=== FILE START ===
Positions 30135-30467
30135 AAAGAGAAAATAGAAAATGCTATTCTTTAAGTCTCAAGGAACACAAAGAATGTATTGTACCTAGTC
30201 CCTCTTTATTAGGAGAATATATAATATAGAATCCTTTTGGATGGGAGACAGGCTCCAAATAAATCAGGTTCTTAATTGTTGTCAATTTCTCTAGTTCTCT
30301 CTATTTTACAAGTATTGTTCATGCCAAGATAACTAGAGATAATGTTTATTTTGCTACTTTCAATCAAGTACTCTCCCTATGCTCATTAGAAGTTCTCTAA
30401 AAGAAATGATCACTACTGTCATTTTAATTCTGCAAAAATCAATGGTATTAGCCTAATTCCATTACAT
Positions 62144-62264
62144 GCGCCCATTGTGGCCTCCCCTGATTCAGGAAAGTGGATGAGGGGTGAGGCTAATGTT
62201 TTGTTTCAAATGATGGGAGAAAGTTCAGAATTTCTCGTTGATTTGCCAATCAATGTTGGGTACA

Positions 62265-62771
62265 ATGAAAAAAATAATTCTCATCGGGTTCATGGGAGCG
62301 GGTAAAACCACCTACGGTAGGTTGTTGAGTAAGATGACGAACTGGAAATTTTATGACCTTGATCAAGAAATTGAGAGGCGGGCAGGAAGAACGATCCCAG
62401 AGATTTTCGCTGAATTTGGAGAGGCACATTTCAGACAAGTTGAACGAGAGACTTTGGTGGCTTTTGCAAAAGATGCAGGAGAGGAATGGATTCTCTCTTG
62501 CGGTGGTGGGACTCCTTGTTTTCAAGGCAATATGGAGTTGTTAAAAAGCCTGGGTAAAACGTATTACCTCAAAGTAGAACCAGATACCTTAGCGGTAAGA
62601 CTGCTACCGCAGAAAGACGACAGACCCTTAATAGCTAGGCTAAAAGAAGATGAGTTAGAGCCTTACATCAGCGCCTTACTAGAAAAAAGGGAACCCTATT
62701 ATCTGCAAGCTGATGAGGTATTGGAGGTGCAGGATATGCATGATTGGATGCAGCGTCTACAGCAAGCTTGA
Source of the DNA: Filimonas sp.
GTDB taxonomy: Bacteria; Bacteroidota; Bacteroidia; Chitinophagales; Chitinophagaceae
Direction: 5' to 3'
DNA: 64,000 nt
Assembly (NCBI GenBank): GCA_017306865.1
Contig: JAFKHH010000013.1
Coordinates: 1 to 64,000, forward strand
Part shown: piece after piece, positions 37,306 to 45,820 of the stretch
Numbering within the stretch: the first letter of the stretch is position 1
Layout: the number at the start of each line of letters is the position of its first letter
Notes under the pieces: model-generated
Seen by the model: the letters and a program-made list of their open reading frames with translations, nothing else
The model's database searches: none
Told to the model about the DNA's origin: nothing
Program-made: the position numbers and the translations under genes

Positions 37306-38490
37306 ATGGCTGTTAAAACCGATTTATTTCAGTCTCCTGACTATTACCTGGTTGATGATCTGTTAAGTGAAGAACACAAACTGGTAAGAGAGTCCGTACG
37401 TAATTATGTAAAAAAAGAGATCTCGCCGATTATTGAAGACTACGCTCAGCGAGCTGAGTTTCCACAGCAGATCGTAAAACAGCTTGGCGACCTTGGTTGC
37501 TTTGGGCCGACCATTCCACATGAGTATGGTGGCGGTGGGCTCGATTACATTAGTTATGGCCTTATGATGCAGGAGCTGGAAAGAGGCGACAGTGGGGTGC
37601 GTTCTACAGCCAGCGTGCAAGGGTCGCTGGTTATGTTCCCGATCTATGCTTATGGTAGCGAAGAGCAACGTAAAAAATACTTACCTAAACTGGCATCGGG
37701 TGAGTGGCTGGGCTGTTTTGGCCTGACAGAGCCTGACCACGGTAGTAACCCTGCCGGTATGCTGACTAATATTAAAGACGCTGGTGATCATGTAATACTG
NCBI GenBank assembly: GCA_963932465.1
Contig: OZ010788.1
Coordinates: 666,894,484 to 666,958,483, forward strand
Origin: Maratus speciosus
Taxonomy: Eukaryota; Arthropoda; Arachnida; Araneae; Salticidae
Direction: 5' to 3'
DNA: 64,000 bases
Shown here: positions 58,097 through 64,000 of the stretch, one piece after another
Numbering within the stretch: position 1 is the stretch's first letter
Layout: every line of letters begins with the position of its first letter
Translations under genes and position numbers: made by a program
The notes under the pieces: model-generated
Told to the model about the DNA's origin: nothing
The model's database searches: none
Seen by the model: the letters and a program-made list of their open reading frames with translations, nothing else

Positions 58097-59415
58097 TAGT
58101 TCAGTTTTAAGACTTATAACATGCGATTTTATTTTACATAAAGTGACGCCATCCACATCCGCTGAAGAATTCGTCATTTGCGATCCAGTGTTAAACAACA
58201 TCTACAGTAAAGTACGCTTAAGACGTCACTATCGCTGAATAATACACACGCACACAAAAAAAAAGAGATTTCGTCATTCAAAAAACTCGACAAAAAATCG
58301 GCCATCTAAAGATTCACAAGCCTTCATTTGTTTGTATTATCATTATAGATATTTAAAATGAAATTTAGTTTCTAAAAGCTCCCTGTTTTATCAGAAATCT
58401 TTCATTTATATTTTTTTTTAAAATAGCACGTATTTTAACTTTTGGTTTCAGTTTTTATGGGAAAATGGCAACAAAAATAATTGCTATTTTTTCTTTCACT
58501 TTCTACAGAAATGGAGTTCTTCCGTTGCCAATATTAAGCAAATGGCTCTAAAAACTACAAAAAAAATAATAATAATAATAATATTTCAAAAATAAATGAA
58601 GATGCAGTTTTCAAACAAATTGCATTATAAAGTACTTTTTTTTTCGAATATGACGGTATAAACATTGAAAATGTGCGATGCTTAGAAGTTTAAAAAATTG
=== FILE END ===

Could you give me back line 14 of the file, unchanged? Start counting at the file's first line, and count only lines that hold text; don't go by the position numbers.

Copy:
62601 CTGCTACCGCAGAAAGACGACAGACCCTTAATAGCTAGGCTAAAAGAAGATGAGTTAGAGCCTTACATCAGCGCCTTACTAGAAAAAAGGGAACCCTATT